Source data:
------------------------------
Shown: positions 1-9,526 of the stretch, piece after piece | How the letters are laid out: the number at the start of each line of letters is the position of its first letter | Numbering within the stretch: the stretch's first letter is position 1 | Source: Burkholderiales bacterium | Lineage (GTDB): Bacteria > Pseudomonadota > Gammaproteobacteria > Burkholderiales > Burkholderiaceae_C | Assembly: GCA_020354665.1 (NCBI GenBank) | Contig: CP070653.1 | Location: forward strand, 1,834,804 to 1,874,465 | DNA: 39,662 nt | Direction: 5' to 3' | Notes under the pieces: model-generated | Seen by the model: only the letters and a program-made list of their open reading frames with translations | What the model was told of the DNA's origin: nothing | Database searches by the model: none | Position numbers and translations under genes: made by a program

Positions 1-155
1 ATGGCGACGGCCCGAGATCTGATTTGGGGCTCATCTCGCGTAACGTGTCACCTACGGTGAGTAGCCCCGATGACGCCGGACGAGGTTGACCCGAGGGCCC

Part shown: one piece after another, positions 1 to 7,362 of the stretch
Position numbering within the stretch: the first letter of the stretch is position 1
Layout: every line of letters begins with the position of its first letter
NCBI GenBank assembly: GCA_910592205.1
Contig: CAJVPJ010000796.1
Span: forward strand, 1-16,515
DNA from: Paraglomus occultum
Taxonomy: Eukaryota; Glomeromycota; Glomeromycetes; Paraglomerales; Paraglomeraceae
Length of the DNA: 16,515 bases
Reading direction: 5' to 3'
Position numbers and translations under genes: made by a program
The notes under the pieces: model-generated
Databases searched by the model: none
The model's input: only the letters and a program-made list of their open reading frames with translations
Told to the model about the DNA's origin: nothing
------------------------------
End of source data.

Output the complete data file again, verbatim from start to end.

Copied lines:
Shown: positions 1-9,526 of the stretch, piece after piece | How the letters are laid out: the number at the start of each line of letters is the position of its first letter | Numbering within the stretch: the stretch's first letter is position 1 | Source: Burkholderiales bacterium | Lineage (GTDB): Bacteria > Pseudomonadota > Gammaproteobacteria > Burkholderiales > Burkholderiaceae_C | Assembly: GCA_020354665.1 (NCBI GenBank) | Contig: CP070653.1 | Location: forward strand, 1,834,804 to 1,874,465 | DNA: 39,662 nt | Direction: 5' to 3' | Notes under the pieces: model-generated | Seen by the model: only the letters and a program-made list of their open reading frames with translations | What the model was told of the DNA's origin: nothing | Database searches by the model: none | Position numbers and translations under genes: made by a program

Positions 1-155
1 ATGGCGACGGCCCGAGATCTGATTTGGGGCTCATCTCGCGTAACGTGTCACCTACGGTGAGTAGCCCCGATGACGCCGGACGAGGTTGACCCGAGGGCCC

Part shown: one piece after another, positions 1 to 7,362 of the stretch
Position numbering within the stretch: the first letter of the stretch is position 1
Layout: every line of letters begins with the position of its first letter
NCBI GenBank assembly: GCA_910592205.1
Contig: CAJVPJ010000796.1
Span: forward strand, 1-16,515
DNA from: Paraglomus occultum
Taxonomy: Eukaryota; Glomeromycota; Glomeromycetes; Paraglomerales; Paraglomeraceae
Length of the DNA: 16,515 bases
Reading direction: 5' to 3'
Position numbers and translations under genes: made by a program
The notes under the pieces: model-generated
Databases searched by the model: none
The model's input: only the letters and a program-made list of their open reading frames with translations
Told to the model about the DNA's origin: nothing